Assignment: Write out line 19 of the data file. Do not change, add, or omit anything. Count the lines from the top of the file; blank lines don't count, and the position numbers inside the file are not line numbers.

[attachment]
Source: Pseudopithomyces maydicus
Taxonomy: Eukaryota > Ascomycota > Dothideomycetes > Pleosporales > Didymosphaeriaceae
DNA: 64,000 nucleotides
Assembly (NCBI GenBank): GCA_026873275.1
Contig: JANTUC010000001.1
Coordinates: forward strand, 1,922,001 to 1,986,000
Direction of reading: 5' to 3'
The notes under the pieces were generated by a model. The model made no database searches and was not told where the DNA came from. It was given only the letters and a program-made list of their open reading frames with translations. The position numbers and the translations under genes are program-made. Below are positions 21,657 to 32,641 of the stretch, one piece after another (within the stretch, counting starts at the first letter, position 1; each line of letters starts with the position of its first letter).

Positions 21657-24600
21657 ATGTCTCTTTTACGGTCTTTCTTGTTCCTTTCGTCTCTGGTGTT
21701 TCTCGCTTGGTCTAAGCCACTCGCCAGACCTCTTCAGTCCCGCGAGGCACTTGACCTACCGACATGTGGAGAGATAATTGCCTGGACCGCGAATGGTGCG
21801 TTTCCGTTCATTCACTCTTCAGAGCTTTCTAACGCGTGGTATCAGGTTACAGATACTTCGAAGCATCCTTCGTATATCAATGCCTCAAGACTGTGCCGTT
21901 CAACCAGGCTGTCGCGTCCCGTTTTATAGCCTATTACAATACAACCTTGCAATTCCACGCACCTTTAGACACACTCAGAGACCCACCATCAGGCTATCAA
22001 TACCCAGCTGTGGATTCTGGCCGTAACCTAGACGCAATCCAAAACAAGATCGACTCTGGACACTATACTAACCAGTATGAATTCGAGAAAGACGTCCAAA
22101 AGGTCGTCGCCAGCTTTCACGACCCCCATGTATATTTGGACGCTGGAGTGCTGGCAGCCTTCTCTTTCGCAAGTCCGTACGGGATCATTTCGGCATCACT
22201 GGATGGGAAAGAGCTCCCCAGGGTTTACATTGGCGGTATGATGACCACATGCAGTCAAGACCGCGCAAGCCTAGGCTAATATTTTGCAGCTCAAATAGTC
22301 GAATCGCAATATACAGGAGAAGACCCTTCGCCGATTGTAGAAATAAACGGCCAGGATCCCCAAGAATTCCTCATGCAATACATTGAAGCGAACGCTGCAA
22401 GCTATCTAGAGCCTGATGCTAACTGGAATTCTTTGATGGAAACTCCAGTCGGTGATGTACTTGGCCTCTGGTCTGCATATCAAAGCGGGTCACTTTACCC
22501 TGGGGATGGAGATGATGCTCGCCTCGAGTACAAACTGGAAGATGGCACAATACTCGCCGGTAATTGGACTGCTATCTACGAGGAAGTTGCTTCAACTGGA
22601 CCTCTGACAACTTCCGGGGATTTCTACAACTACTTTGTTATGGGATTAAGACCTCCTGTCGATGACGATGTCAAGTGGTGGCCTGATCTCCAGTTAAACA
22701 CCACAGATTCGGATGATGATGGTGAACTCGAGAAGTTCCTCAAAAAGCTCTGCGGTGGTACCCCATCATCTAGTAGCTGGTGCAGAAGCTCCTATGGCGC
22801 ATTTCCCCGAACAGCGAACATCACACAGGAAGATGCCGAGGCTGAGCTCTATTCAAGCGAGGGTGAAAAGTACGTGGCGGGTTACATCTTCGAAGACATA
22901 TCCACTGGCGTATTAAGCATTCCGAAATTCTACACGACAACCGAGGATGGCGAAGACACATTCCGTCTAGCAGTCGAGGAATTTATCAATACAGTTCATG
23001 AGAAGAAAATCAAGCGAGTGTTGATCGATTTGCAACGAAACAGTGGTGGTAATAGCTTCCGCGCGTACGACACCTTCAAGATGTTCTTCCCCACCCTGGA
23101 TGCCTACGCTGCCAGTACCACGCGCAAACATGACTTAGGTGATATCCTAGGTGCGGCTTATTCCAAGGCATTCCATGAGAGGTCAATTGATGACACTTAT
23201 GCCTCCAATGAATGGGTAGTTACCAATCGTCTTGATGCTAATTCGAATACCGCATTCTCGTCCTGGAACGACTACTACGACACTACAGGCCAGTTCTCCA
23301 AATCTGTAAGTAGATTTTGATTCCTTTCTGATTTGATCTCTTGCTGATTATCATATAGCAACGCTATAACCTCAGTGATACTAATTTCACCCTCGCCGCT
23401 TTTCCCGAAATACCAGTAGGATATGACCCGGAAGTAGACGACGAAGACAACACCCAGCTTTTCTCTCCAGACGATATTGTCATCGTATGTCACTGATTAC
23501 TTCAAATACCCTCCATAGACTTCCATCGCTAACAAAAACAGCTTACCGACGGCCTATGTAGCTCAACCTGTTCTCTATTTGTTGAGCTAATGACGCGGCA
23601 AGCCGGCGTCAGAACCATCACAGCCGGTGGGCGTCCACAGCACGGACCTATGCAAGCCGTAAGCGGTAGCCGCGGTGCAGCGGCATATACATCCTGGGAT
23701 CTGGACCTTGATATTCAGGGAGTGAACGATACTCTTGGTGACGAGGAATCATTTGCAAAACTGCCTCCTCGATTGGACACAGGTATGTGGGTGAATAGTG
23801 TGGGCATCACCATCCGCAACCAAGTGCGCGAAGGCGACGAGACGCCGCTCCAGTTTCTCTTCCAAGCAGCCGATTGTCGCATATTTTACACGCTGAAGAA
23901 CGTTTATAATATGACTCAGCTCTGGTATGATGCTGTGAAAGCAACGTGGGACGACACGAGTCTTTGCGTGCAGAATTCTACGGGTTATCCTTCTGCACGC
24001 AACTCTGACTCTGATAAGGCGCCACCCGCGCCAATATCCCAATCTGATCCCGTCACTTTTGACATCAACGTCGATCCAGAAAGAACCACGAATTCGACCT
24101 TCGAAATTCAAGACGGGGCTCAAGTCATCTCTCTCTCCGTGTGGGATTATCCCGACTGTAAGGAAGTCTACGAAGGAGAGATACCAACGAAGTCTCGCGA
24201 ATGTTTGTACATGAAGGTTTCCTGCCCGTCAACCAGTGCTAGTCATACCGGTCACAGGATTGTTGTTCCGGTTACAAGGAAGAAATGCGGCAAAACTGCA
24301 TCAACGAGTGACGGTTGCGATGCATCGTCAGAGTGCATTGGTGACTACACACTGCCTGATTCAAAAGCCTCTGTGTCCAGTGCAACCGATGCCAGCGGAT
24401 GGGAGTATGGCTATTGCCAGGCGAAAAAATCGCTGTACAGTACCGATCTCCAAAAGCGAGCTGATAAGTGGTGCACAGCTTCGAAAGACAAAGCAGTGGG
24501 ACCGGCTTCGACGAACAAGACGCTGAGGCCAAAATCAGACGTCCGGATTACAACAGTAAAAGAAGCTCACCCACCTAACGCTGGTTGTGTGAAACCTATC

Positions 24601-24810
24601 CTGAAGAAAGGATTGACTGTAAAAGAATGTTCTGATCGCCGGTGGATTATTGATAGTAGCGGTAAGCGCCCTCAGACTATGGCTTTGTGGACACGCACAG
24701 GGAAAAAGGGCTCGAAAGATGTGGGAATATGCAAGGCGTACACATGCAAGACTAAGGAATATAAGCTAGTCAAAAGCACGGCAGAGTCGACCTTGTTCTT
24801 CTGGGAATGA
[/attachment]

22501 TGGGGATGGAGATGATGCTCGCCTCGAGTACAAACTGGAAGATGGCACAATACTCGCCGGTAATTGGACTGCTATCTACGAGGAAGTTGCTTCAACTGGA